You make: Trader Joe’s chicken schwarma which comes pre-marinated with a stellar blend of yogurt and spices. It’s sold right near the fresh meats.

Toppings: you provide some combination of garlic naan toasted and cut into triangles, chopped cucumbers, tomatoes, olives, marinated chickpeas (evoo, red wine vinegar, herbs and spices) or just rinsed ones from a can, feta cheese, hummus, and lettuce or slaw

Note: I love to eat mine as a huge salad, where my kids love to make pita sandwiches

Steak & Potato night

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You make: grilled steaks or the super easy balsamic rosemary Steak Tips from Trader Joe’s and twice-baked potatoes, lightened up with greek yogurt.

Toppings: you provide some combination of cooked crumbled bacon, shredded cheese, chopped chives, sour cream, and salsa.

Note: I love this for a Friday night with kids

Pizza night

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You make: your favorite dough- or my favorite, the pre-made Cali’Flour foods crusts.

Toppings: you provide whatever is in your fridge! We love Trader Joes meatballs which are easy to thaw, turkey pepperoni, fresh mozzarella, fresh arugula, olives, mushrooms, red peppers.

Last, my friend Amaree introduced me to this adorable idea years ago of serving snacks in an ice cube tray. I still pack snacks this way for the kids sometimes when I have a bunch of little random things.

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Whatever works for you and your family, I hope you’ll enjoy these ideas and modify them and make them your own!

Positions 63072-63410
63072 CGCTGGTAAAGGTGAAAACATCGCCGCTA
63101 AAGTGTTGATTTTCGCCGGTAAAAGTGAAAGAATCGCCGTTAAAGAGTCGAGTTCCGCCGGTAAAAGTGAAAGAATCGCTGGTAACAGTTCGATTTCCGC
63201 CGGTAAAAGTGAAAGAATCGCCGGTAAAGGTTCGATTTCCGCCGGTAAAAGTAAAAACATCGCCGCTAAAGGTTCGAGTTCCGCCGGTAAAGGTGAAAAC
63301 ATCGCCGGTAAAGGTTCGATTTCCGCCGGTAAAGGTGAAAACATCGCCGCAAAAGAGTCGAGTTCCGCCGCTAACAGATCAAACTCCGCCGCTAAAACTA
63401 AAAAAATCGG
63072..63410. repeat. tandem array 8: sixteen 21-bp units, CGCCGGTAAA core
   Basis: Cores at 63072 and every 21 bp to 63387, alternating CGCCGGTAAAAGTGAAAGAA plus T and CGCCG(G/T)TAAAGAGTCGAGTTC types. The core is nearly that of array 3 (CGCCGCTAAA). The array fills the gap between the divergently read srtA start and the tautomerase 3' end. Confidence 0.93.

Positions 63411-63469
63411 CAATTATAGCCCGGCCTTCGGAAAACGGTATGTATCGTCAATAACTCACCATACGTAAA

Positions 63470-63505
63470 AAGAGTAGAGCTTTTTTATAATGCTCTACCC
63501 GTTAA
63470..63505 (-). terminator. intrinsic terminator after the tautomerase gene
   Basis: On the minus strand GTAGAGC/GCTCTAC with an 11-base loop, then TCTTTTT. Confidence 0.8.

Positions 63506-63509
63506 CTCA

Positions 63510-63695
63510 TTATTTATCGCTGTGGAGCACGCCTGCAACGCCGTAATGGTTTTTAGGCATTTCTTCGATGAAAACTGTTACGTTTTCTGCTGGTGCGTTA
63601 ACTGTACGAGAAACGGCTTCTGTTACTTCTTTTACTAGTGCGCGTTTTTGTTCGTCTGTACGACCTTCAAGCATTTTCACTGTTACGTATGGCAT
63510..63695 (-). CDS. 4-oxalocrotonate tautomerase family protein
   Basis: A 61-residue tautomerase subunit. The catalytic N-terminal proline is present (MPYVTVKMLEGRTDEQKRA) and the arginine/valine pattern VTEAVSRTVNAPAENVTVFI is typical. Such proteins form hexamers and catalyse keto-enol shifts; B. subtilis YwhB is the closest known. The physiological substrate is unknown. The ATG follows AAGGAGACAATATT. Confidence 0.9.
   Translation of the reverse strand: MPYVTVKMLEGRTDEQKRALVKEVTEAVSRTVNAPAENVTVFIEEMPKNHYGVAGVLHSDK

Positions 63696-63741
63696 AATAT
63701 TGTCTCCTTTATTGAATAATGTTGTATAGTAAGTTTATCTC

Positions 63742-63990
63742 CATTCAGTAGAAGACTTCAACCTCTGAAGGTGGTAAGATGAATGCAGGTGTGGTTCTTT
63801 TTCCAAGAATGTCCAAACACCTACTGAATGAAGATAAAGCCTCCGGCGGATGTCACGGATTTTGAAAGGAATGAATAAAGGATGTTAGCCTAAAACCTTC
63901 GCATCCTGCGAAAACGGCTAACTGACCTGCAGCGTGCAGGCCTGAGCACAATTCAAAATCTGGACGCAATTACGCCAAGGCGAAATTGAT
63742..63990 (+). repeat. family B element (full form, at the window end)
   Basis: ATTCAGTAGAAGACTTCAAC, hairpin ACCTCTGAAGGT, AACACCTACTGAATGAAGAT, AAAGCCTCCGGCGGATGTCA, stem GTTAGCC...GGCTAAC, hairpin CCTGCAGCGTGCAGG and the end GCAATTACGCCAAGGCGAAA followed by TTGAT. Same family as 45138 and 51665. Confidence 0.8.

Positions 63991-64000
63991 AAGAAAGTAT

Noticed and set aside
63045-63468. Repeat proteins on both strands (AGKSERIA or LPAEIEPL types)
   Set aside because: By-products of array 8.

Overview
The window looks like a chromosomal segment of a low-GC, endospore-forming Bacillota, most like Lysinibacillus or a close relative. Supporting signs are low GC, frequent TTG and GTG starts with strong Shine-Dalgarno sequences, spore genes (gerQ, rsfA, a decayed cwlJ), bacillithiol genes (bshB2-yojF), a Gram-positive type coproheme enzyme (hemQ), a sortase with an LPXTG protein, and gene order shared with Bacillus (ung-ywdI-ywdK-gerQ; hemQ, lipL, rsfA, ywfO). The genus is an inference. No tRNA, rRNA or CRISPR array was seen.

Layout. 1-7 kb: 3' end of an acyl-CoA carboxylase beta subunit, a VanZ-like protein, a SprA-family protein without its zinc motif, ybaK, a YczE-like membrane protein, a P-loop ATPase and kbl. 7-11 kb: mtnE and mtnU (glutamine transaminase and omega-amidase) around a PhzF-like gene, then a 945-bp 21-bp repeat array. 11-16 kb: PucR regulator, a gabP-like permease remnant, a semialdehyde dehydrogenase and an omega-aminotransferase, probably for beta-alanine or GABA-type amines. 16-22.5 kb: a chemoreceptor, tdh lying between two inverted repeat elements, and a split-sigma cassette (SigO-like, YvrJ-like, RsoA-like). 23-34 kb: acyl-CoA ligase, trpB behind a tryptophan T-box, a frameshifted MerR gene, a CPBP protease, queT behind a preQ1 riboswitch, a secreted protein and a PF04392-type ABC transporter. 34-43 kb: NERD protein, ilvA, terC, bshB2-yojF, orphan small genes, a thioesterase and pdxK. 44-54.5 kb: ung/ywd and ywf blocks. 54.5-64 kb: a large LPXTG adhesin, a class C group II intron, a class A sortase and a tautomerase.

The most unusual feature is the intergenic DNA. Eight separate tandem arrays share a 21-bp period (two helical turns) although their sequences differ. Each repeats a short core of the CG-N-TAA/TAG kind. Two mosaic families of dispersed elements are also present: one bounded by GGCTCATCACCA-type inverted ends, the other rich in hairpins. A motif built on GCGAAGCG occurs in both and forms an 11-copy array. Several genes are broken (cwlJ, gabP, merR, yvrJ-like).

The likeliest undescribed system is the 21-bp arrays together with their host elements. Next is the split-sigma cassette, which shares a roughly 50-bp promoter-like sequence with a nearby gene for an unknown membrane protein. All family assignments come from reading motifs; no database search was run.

Happy eating with toddlers!

One thought on “Feeding Toddlers: Toppings Bar

  1. Chelo puts shredded pale green cabbage on her chili toppings bar – sooooo good!

    And our home mantras for food are “it’s our job to put good, nutritious food in front of Tenaya, and her job to decide what/how much to eat”, also, “you don’t have to like it, but you do have to try it” which has worked really well since we don’t keep on at her if she doesn’t like it – which is also, thankfully, rare. So she trusts us with that and trust is everything for kids.

    Our other top tip is blind tastings (thank you Americas Test Kitchen!), because she just loves to try absolutely anything if there are a couple of options and we do a family taste test. Four different colours of carrots/bell peppers/tomatoes, raw v’s cooked veggies, carrots in all the dips – you name it.

    Like